The last standing publisher, Penguin, has reached a settlement agreement with the European Commission (EC) which ends the EC’s 16 month long investigation into the alleged price fixing of e-books in Europe.
As explained in our previous post, in mid-December 2012 the EC reached settlement agreements with Apple and four of the five publishers who were subject to the investigation into alleged price fixing conduct. Having settled with Apple and each of Hachette Livre, HarperCollins, Simon & Schuster and Macmillan, Penguin was the only remaining publisher still in discussions with the EC.
Penguin’s settlement, offered without admission of fault, is substantially similar to the settlements already reached between the EC and the other publishers and includes:
- agreement to terminate the relevant agency arrangement with Apple;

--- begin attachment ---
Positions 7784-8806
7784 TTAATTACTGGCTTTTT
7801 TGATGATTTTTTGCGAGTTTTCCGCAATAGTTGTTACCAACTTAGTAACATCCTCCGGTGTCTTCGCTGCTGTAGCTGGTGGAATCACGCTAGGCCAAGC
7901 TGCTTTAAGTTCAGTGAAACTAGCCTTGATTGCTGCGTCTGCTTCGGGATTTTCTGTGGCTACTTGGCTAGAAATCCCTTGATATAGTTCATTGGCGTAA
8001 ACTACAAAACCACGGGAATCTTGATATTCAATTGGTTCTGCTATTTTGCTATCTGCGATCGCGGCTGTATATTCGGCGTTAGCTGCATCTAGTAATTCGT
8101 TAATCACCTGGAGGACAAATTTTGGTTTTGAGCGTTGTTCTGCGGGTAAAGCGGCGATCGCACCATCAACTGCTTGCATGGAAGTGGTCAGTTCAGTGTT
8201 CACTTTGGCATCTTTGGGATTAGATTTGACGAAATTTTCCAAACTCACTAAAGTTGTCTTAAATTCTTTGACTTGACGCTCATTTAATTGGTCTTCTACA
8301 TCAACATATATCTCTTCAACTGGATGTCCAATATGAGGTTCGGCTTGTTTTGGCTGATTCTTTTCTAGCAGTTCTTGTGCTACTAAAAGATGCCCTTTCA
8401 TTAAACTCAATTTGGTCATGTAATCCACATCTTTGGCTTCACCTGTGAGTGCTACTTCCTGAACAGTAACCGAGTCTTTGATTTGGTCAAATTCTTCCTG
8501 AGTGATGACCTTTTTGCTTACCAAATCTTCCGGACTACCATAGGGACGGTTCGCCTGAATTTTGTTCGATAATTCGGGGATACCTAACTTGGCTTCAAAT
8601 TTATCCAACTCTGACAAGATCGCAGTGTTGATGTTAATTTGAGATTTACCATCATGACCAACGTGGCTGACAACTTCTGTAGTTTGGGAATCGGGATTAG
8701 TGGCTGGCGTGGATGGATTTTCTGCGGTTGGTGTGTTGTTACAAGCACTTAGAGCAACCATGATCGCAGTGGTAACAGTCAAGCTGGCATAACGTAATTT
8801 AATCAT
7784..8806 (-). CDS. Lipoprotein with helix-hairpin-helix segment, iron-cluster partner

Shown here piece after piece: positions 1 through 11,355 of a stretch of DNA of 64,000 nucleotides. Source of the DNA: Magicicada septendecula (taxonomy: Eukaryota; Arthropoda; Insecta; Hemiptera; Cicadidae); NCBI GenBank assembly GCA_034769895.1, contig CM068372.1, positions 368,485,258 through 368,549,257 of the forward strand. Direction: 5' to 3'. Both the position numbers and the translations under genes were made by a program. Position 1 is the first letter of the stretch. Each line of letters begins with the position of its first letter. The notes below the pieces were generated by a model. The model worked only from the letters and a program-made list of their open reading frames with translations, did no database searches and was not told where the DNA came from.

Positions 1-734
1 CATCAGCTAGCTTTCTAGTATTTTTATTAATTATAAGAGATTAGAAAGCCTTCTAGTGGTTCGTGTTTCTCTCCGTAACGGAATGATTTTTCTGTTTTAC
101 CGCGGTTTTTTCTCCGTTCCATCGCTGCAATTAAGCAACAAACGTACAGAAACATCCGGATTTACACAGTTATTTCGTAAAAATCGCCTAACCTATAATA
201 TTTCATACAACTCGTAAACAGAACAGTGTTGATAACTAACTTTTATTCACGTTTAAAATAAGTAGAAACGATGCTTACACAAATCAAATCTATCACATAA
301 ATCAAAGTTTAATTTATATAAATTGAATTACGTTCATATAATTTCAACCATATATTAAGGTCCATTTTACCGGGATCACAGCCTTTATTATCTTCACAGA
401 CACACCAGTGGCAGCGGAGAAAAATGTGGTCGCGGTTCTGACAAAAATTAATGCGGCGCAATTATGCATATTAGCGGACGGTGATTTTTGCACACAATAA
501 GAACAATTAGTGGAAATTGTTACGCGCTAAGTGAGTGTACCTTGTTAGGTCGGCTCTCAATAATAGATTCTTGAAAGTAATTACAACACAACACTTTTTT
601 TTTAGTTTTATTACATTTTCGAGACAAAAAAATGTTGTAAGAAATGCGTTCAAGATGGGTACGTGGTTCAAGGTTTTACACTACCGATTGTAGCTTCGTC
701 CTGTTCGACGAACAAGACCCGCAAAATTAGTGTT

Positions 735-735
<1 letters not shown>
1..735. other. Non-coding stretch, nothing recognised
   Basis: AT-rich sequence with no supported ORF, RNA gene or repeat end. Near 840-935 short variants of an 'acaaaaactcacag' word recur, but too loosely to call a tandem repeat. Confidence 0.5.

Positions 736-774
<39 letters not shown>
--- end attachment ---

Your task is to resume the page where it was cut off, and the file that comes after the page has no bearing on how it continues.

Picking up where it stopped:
- for a period of five years, a restriction from entering into e-book agreements with retail-price restrictions or most favoured nation clauses; and
- for a period of two years (and subject to certain conditions), allowing e-book retailers to set, alter or reduce the prices of their e-books, and offer discounts and other promotions on their e-books.
While this wraps up the investigations in Europe, the U.S. Department of Justice (DoJ) continues to do battle with Apple in the United States. As outlined in our previous post, the DoJ settled with the last of the publishers, Macmillan, on 8 February 2013. The DoJ and Apple are due to go to trial in June 2013 in the US District Court in New York.